Dr Melissa Weinberg
School of Psychology, Deakin University
Are you someone who struggles to make up your mind? If you’re stopped in your tracks in a state of indecision, it can be hard to move forward to the next step.
Armed with knowledge from psychological research, savvy companies know how to tap into our tendency for indecisiveness. From product packaging and advertising to website design and recommendations, our choices are being manipulated every time we shop.
‘There’s a whole new field of ‘choice architecture’ that is all about strategic design to affect how you make decisions,’ says Dr Melissa Weinberg, Honorary Fellow at Deakin University’s School of Psychology and a member of the Australian Centre on Quality of Life.
Although we often think we like to have the freedom to choose from a wide variety of options, the ‘paradox of choice’ – a theory made famous by psychologist Barry Schwartz in a 2005 TED talk – suggests it can make life more difficult.
‘We’re actually less likely to purchase an item when we’re shown too many options. If we do make a choice, we end up feeling less satisfied with that choice than if we had made our selection from a more limited range of products,’ Dr Weinberg explains. At its worst, faced with too many options we can reach ‘choice paralysis’ where we end up making no decision at all.
The choice paradox was famously illustrated by Sheena Iyengar and Mark Lepper in 2000, in what’s called ‘the jam study’. One group of supermarket shoppers saw a tasting booth with six varieties of jam, while another group saw a booth with 24 varieties. ‘Even though more people stopped to try some jam when the booth showed more options, more people ended up purchasing a jam when they only had six to choose from,’ Dr Weinberg says.
While companies can manipulate the number of products on their shelves and how they’re displayed, they can also use similar tactics online, Dr Weinberg explains.
‘One design feature that we see a lot of now on retail websites (think Eastbay for example), is to offer you the option to see ‘all’ products, or to filter your choice down to a more workable size. This is a clever tactic because it feeds into your ‘illusion’ of choice.’
Smart website designers understand customers like the idea of having a wide range of choices. But ultimately, you’ll be more likely to make a decision – and feel satisfied in doing so – if your choice is restricted.
'We’re actually less likely to purchase an item when we’re shown too many options. If we do make a choice, we end up feeling less satisfied with that choice than if we had made our selection from a more limited range of products.'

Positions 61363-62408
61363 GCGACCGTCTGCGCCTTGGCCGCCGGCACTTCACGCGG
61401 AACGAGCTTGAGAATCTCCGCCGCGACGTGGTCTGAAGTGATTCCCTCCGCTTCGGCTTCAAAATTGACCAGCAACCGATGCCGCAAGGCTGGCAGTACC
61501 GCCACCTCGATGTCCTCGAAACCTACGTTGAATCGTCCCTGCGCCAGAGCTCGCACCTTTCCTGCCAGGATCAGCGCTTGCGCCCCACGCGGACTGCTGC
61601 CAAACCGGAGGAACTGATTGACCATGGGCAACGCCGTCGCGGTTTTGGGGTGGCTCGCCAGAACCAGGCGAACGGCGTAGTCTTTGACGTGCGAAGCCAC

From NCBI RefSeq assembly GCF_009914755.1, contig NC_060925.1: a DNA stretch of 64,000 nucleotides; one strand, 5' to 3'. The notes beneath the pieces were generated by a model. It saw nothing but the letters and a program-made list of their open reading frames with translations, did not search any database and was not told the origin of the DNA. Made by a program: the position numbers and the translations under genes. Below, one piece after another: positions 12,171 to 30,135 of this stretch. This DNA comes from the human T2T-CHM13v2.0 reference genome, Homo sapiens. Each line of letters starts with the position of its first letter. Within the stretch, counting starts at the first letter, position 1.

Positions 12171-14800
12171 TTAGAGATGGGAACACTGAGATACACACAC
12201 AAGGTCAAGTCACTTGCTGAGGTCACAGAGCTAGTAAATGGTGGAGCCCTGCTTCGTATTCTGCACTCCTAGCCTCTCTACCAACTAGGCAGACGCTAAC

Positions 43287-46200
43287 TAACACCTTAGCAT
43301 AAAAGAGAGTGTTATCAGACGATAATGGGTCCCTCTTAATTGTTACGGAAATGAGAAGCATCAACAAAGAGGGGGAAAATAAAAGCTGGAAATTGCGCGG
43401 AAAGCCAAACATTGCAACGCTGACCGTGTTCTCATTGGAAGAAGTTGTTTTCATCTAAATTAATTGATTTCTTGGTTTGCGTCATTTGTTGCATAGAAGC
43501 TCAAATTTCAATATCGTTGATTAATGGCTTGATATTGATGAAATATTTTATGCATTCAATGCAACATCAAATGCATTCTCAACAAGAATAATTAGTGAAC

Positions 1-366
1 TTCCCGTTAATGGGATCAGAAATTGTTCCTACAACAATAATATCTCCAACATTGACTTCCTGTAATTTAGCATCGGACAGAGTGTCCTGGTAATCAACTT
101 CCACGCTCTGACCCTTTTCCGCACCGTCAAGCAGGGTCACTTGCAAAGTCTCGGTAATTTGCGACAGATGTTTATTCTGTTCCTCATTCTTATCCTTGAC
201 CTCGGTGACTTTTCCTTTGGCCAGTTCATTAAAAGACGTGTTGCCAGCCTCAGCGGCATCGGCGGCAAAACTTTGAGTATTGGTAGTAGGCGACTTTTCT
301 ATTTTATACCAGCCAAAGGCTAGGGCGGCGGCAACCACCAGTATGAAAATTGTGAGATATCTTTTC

Dr Melissa Weinberg,
Sometimes when daunted at the prospect of weighing up options, we just go with the ‘default’ choice. Companies that label products as ‘recommended’, ‘most popular’ or ‘related’ are appealing to our ‘default bias’, explains Dr Weinberg.
‘It could also be used to appeal to our tendency to conform if, for example, we’re told that “others like you have purchased this product”.’ It can be easier to make a decision knowing someone else has already thought it through – and we can always blame them if we end up unhappy.
‘Loss aversion describes the idea that we’re more motivated to avoid losing something than we are to gain something,’ Dr Weinberg explains. ‘If we lose something that belongs to us, it takes gaining back twice as much of that to come out “emotionally even”.’
This was demonstrated by Amos Tversky and Daniel Kahneman in a 1991 paper, who found the affective cost of losing $10 could only be neutralised by winning $20. In another example, if you and a friend wanted to commit to doing 20 minutes of exercise a day, you could make an agreement that if you comply, you’ll treat yourselves to dinner at the end of the week. However, loss aversions tells us you’d be better off agreeing that if you don’t do exercise every day, you’ll pay your friend $10.
Companies that offer a ‘money back guarantee’ are playing into our tendency for loss aversion. ‘With this deal, you don’t need to worry about ‘losing’ your hard-earned money, because you can get it back if you’re not satisfied with the product,’ Dr Weinberg explains. ‘Companies know that, typically, once you own the product you’re unlikely to return it, and so it’s essentially a risk-free offer for them.’
It may be interesting to arm yourself with the understanding of these psychological concepts, but it can be another thing altogether to override them when faced with a tricky choice.
School of Psychology, Deakin University
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